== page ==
Trump dossier author had concerns about Russian blackmail

The founder of Fusion GPS, a firm that commissioned a dossier of allegations about U.S. President Donald Trump's ties to Russia, told congressional investigators that its author took it to the FBI because of a concern about "whether a political candidate was being blackmailed."

U.S. Senator Feinstein releases text of interview with Fusion GPS official

Glenn Simpson, co-founder of the research firm Fusion GPS, arrives for a scheduled appearance before a closed House Intelligence Committee hearing on Capitol Hill in Washington, Tuesday, Nov. 14, 2017. (Pablo Martinez Monsivais/Associated Press)

The founder of a firm that commissioned a dossier of allegations about U.S. President Donald Trump's ties to Russia told congressional investigators that its author took it to the FBI because of a concern about "whether a political candidate was being blackmailed."

California Sen. Dianne Feinstein, the top Democrat on the Senate Judiciary Committee, released  the transcript from an August closed-door committee interview with Fusion GPS co-founder Glenn Simpson. Simpson's firm commissioned the dossier, which was initially paid for by a conservative website tied to Republicans and then later by Democrats, including Democrat Hillary Clinton's presidential campaign.

The committee's Republican chairman, Iowa Sen. Chuck Grassley, objected to the release.

Simpson said Christopher Steele, the former British spy who wrote the dossier, took it to the FBI in July 2016, and said his concern was "whether or not there was blackmail going on, whether a political candidate was being blackmailed or had been compromised."

Several GOP-led committees are now investigating whether the dossier formed the basis for the FBI's initial investigations. Simpson has denied that it did, and, according to the transcript, told investigators that the FBI told Steele that they "had other intelligence about this matter from an internal Trump campaign source." Simpson would not name the source.

Christopher Steele, a former British intelligence officer, compiled the dossier on President Donald Trump's purported activities in Russia. (Victoria Jones/PA via Associated Press)

The dossier is a compilation of memos written by Steele during the 2016 campaign that contained allegations of connections between Trump and Russia, including that Trump had been compromised by the Kremlin. Trump has derided the dossier as a politically motivated hit job.

Simpson told investigators it was his understanding that the FBI "believed Chris's information might be credible because they had other intelligence that indicated the same thing and one of those pieces of intelligence was a human source from inside the Trump organization." It's unclear whether he was referring to Trump's campaign or his business, which goes by the name the Trump Organization.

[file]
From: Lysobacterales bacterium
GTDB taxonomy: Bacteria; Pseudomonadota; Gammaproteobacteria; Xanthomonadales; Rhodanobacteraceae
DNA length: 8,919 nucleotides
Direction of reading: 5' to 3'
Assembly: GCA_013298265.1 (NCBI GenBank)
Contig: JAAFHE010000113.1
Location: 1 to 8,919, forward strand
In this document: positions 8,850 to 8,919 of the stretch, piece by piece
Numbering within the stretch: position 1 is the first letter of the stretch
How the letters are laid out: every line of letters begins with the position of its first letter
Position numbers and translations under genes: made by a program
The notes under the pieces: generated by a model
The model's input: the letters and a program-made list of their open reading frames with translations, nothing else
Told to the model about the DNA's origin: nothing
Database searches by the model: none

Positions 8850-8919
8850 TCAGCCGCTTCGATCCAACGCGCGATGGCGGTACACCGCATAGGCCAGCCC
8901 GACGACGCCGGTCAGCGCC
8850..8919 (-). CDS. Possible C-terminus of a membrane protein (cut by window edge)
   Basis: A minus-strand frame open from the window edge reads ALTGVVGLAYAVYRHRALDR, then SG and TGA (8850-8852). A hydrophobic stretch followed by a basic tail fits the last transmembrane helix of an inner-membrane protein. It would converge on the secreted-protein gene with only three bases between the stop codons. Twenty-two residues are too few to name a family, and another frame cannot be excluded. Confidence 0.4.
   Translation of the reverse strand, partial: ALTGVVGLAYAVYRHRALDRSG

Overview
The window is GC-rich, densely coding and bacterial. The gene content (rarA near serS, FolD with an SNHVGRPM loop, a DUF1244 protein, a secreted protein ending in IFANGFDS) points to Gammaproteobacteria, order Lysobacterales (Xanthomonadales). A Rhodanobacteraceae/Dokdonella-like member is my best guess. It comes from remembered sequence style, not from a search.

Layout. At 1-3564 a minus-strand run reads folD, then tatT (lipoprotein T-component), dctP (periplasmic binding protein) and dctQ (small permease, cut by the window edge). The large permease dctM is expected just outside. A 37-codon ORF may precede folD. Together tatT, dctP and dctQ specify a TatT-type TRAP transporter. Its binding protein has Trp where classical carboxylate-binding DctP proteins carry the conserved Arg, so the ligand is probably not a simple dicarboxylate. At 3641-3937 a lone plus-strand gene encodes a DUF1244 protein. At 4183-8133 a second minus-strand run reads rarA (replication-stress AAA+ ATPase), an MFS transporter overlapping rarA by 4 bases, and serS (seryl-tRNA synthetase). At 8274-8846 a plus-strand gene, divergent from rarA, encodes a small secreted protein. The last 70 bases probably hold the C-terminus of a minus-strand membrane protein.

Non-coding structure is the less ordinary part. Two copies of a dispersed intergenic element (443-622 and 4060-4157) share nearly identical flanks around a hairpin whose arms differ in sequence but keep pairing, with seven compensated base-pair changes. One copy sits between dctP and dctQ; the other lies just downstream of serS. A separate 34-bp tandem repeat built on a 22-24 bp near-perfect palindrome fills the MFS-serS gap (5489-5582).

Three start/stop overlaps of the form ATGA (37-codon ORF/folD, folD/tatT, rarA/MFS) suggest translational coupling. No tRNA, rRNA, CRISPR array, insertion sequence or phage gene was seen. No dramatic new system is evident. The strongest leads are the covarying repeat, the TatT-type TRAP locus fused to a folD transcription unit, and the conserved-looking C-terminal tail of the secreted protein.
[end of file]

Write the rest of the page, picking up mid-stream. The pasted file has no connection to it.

Citing the Republican attempt to discredit the dossier, Simpson has called for the release of multiple closed-door interviews he has done as part of congressional Russia investigations, including his interview with the Judiciary Committee. He has also talked to the House and Senate intelligence committees.

Democrats have charged that the FBI investigations are meant to be a distraction from separate investigations into the Russian meddling and whether Trump's campaign was involved. They have also called for the release of the transcripts.

Feinstein said in a statement that Americans deserve to see what Simpson said.

California Sen. Dianne Feinstein released the transcript from an August closed-door committee interview with the co-founder of Fusion GPS, the firm that commissioned a dossier of allegations about President Donald Trump's ties to Russia. (J. Scott Applewhite/Associated Press)

"The innuendo and misinformation circulating about the transcript are part of a deeply troubling effort to undermine the investigation into potential collusion and obstruction of justice," Feinstein said in a statement. "The only way to set the record straight is to make the transcript public."

In a statement, Fusion GPS said it "commends Sen. Feinstein for her courage. The transcript of Glenn Simpson's lengthy responses to the Senate Judiciary Committee's questioning speaks for itself."

Grassley and Republican Sen. Lindsay Graham last week asked the Justice Department to investigate Steele, saying they had information about false statements he may have made to the government. Democrats criticized the move, saying they were targeting someone who had reported wrongdoing, not committed it.

Simpson told investigators that Steele is "basically a Boy Scout," saying he has worked with Steele on and off since 2009. Simpson said Steele has "a sterling reputation as a person who doesn't exaggerate, doesn't make things up, doesn't sell baloney" and as "the lead Russianist at MI6 prior to leaving the [British] government."

Donald Trump, Robert Mueller, and Russia's potential role in the 2016 election

5 years ago
Duration 14:51
Donald Trump’s 2016 campaign manager Paul Manafort was recently arrested and charged with money laundering and “Conspiracy against the United States” — stemming from his long history of business dealings with Russia and Ukraine. And, just now, there is news that Trump's disgraced former national security adviser, Michael Flynn, may be co-operating with the Robert Mueller investigation into Russian involvement in the election. A new book suggests that Trump could face similar charges as a result of his own long history of doing business with Russians. The author of Collusion: How Russia Helped Trump Win the White House is Luke Harding, a leading investigative journalist at the British newspaper The Guardian. The CBC’s Terence McKenna recently sat down with Harding in London.

With files from CBC News